The timing of budget conversations in the House committees will change this year. Senate Appropriations Committee Chairwoman Jane Kitchel, D-Caledonia, has asked committees to comment on parts of the budget that affect their work in an ongoing manner. In past budget sessions, the finance committees hammered out the budget then passed it to the policy committees.

The human services budget amounts to over 50 percent of the state’s budget, according to Rep. Michael Mrowicki, D-Putney, who serves on the House Human Services Committee. Those programs often make for easy targets.

While it may seem like low-hanging fruit, lawmakers said, cuts to human services can create drastic unintended consequences for struggling Vermonters.

Many of the legislators said they doubted limiting the Low Income Heating Assistance Program (LIHEAP) to only the $18 million received in federal funds was the best of ideas.

“It was a good-faith effort to offer up shared sacrifices,” Mrowicki said of the proposed budget. “This is a starting point.”

Mrowicki said he felt Shumlin took a political risk raising some taxes.

“Vermont is not a rich sate,” Mrowicki said. “Vermont does not even have a ‘1 percent.’”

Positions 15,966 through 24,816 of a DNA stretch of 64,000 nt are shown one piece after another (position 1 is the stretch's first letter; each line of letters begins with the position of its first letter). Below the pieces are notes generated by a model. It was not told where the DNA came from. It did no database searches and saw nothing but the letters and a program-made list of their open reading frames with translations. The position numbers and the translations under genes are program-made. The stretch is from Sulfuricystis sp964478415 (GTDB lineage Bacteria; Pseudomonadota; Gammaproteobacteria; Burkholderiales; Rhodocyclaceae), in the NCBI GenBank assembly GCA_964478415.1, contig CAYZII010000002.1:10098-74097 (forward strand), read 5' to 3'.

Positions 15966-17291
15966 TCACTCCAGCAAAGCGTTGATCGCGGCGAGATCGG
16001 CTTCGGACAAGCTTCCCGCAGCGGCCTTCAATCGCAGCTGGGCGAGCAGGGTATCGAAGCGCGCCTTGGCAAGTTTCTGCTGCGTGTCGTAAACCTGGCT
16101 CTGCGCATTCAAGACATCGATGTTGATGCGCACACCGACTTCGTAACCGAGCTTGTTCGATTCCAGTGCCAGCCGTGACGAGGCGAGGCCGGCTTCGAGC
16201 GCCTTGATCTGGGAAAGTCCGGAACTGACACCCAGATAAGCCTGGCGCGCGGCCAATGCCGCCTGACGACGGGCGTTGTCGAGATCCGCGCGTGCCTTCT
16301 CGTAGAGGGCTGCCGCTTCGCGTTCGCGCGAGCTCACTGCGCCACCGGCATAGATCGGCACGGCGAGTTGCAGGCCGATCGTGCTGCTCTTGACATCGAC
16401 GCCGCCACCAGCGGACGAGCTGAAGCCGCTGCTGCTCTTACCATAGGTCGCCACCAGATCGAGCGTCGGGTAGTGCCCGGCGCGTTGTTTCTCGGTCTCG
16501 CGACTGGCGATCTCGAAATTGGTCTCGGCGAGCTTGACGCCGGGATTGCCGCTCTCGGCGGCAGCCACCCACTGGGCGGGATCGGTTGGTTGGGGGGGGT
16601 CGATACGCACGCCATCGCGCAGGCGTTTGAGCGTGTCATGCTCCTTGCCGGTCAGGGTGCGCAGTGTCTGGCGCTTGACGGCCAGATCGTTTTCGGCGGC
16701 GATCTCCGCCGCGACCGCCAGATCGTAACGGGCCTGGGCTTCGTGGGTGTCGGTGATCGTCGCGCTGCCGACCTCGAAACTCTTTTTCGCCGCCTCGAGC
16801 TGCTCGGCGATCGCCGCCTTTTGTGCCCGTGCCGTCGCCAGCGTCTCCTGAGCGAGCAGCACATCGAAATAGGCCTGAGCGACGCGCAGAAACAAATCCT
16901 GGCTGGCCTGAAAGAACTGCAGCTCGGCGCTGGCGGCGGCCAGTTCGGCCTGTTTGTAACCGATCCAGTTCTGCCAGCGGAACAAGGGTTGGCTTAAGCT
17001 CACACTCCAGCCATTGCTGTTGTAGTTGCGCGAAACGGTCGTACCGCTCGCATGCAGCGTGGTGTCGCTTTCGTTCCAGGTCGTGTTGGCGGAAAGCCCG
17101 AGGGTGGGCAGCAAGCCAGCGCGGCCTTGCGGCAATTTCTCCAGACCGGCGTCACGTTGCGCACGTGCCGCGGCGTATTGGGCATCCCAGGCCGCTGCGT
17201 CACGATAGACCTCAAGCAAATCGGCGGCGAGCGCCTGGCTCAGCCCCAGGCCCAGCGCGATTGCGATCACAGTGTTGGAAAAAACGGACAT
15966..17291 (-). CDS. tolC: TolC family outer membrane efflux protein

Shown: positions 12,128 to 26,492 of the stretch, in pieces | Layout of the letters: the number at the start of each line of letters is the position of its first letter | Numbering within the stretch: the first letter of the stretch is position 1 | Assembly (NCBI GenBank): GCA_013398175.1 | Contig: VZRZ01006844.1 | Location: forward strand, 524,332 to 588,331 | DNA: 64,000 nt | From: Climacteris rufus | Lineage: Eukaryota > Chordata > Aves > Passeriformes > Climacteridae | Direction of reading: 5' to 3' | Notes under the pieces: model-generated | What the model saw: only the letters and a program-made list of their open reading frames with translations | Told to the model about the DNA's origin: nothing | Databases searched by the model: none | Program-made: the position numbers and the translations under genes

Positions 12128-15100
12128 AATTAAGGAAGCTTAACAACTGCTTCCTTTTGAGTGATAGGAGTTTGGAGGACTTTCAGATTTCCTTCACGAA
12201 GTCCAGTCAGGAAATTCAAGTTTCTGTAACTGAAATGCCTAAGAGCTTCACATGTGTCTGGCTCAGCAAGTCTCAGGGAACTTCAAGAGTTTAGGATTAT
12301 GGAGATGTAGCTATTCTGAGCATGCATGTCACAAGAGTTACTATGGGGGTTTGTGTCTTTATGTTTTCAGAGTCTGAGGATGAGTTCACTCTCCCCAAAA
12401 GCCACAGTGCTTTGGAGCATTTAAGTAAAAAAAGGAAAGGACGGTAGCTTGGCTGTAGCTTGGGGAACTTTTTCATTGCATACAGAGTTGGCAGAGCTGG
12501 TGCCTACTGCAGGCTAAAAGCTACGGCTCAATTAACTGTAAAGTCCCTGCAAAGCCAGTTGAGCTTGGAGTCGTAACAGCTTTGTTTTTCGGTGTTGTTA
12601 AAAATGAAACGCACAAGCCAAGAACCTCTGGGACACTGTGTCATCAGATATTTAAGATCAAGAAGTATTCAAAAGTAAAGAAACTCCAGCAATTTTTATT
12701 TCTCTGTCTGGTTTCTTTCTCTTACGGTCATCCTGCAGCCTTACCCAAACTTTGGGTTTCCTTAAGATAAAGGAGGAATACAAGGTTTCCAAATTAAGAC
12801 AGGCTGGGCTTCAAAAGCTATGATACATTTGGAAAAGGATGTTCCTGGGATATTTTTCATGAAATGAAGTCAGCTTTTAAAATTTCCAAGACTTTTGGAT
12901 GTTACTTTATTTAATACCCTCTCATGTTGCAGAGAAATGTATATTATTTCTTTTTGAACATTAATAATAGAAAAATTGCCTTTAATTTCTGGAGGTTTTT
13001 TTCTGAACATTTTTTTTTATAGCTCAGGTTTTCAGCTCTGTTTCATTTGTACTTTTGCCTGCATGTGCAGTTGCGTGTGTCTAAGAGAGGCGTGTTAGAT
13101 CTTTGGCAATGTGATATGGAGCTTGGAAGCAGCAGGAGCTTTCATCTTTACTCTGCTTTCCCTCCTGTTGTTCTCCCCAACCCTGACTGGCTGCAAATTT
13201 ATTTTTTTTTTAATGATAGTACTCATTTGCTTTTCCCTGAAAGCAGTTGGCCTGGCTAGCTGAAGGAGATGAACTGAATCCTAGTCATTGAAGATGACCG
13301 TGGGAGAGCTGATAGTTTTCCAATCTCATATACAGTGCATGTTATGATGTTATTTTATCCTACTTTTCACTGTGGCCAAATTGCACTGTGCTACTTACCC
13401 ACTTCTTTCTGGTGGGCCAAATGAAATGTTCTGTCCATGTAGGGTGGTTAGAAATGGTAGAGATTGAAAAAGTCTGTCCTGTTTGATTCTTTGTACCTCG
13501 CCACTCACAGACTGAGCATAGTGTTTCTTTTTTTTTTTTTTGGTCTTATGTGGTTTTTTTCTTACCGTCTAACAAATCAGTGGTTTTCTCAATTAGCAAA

He noted that estimates put about 3,000 residents in the state as earning above $200,000 a year.

“That’s half of 1 percent,” Mrowicki said.

Rep. Oliver Olsen, I-Jamaica, said the state needs to examine the Catch-22 of the gap between the comparatively quick rate of backing off state assistance versus the comparatively slow increase of recipients’ income, also known as “the benefits cliff.”

“This creates a disincentive for many to work more for more money, since many of these benefits have a hard income cap rather than a gradual slope,” Olsen said by email.

“In many cases, a family will lose more in state benefits than net value of their increased earnings, so they are forced to manage their income below certain thresholds. The result is that we have fewer Vermonters living up to their full earning potential, while the state continues to pay for the cost of a relatively high human services caseload,” he added.

Incoming Sen. Becca Balint, D-Windham, said in an email, “If we don’t rightsize our spending, we will continue to get hammered by $100 million budget gaps.”

“Of course, although I appreciate the call to be more honest in discussing the funds we actually have to work with, the remedy is often unpalatable,” Balint wrote. “I am very concerned about the proposed cuts to the Low Income Heating Assistance Program, to the judiciary, the Working Lands Enterprise Program, and the state library system.”

According to Rep. Valerie Stuart, D-Brattleboro, the state needs to align its revenue and spending in order to maintain its strong bond rating. Without a good bond rating it can’t borrow money with a low interest rate.

“Hopefully, we can rightsize our spending as a state,” she said.